Case study

Libby Parker — Recruitment Consultant (Human Resources)

James Andrew Recruitment Solutions

Libby explains how important resilience is for a successful career in recruitment and what her ambitions for the future are

How did you get your job?

When I graduated from university, I worked in a pub/restaurant for almost a year. When I decided it was time to get my first ‘proper job’, I started applying for recruitment roles, including one at James Andrews. I applied through LinkedIn and had an initial telephone chat with the talent team. They told me all about the role and gave me an insight into what to expect. I had an initial interview, then a second stage a week later where I was offered the role.

What's a typical day like as a recruitment consultant?

We start the day with a jobs meeting to check in with the team and see how everyone is getting along with the tasks set for each session. We have one first thing in the morning, one at lunch and then one just before the end of the day. We use these to divide up the tasks of the day to ensure that the team is focused on the correct things and if anyone needs support the rest of the team can jump in.

Throughout the day I will either be on the phone to candidates, discussing any roles we have that they might be a good match for, or speaking to clients about how we can support them with any recruitment needs. We also have dedicated business development sessions -actively winning new business, and building relationships with clients.

What do you enjoy most about your job?

Building relationships with both clients and candidates is my favourite part of being a recruitment consultant. When you work with the same clients or candidates frequently you really get to know them, and can have some great conversations. The team and the office are also a massive bonus, everyone gets on really well and we often have work events where we can all get together and celebrate the success of the company.

What are the challenges?

Recruitment is full of highs and lows, and you definitely need to be resilient for this job. Some days things just don’t go the way you want them to, which can be really frustrating if offers are turned down or your candidates don’t get roles, but these are combatted by placing candidates you really like in roles as well.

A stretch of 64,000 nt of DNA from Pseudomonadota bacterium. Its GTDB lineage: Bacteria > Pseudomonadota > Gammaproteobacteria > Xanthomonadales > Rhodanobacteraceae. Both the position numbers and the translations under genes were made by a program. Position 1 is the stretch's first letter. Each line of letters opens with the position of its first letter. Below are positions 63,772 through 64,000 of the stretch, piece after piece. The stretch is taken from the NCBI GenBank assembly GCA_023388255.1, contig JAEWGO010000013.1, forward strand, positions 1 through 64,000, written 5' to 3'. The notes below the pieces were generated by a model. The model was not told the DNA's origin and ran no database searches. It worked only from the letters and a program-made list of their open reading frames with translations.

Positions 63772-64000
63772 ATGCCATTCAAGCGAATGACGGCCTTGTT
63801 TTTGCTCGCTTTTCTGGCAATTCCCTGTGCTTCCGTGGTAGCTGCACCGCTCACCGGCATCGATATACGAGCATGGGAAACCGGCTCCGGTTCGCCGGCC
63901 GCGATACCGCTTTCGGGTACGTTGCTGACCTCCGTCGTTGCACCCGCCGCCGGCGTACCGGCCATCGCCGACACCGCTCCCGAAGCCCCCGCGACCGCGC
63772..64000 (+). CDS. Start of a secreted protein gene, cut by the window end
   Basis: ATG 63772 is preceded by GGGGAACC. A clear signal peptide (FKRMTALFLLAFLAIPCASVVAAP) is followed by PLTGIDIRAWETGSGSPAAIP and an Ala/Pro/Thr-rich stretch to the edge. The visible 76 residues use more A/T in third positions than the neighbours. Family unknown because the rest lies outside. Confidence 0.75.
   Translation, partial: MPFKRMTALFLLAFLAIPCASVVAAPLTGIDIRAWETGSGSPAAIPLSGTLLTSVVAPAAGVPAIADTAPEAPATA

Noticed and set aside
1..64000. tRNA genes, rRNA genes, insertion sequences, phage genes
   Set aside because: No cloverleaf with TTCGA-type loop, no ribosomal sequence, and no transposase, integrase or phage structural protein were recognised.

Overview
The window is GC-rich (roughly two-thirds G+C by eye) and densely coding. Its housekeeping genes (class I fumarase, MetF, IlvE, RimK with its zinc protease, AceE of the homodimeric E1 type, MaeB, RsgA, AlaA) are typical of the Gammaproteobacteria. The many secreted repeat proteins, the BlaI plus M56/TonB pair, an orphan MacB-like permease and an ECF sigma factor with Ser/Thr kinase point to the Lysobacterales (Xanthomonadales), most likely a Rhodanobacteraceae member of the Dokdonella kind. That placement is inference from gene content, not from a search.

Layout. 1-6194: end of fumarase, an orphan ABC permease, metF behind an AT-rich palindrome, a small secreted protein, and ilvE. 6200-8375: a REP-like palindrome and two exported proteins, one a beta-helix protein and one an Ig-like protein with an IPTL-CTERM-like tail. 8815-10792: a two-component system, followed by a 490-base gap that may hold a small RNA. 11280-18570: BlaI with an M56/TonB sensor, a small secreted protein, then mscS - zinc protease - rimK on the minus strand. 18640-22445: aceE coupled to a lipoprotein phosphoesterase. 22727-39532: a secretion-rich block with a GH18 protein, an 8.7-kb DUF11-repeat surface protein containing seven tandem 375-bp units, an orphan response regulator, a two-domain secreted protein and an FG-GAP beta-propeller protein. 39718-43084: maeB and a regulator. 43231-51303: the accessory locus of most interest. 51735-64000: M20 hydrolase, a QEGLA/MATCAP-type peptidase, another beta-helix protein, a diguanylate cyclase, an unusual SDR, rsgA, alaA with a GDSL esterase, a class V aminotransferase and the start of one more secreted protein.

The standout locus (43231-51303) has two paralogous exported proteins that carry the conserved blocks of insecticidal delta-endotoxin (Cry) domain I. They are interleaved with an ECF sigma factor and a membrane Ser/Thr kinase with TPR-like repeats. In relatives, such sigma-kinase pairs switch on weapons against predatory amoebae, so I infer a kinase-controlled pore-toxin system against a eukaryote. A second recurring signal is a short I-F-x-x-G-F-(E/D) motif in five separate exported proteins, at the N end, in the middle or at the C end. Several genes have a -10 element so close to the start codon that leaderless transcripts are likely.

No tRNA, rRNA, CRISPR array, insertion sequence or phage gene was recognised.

Is your degree relevant?

I studied history and politics at university and I’ve found that key skills were definitely transferrable into recruitment. Analytical thinking and communication are definitely two things that have helped a lot in the role.

How has your role developed and what are your ambitions?

The progression at James Andrews is something that attracted me to the company initially, as the progression path is clearly mapped out and you can see what you need to do to reach that.

I’ve recently become a recognised trainer, which means I can train the new team members when they first start. The next step for me will be senior consultant, which is hopefully not too far away. This just shows how quickly you can develop here, beyond senior consultant, there are different avenues you can take depending on what you’re looking for from the role. For me, principal consultant is the aim for the near-future.

How do I get into recruitment?

  • Show that you’re willing to go the extra mile. You get out of this role what you put in, so if you’re willing to graft and really put in some effort, the results can be great
  • Be confident. Half of the battle with recruitment is just picking up the phone and speaking to people. If you’re happy to just get stuck in and speak to both clients and candidates straight away, the job is easier from the offset.
  • Think about your motivations and what you want from your career. Recruitment can be what you make it, and there’s so many different paths you can go down depending on what you’re looking for. Having a clear idea about what you want will make the next steps easier to figure out.

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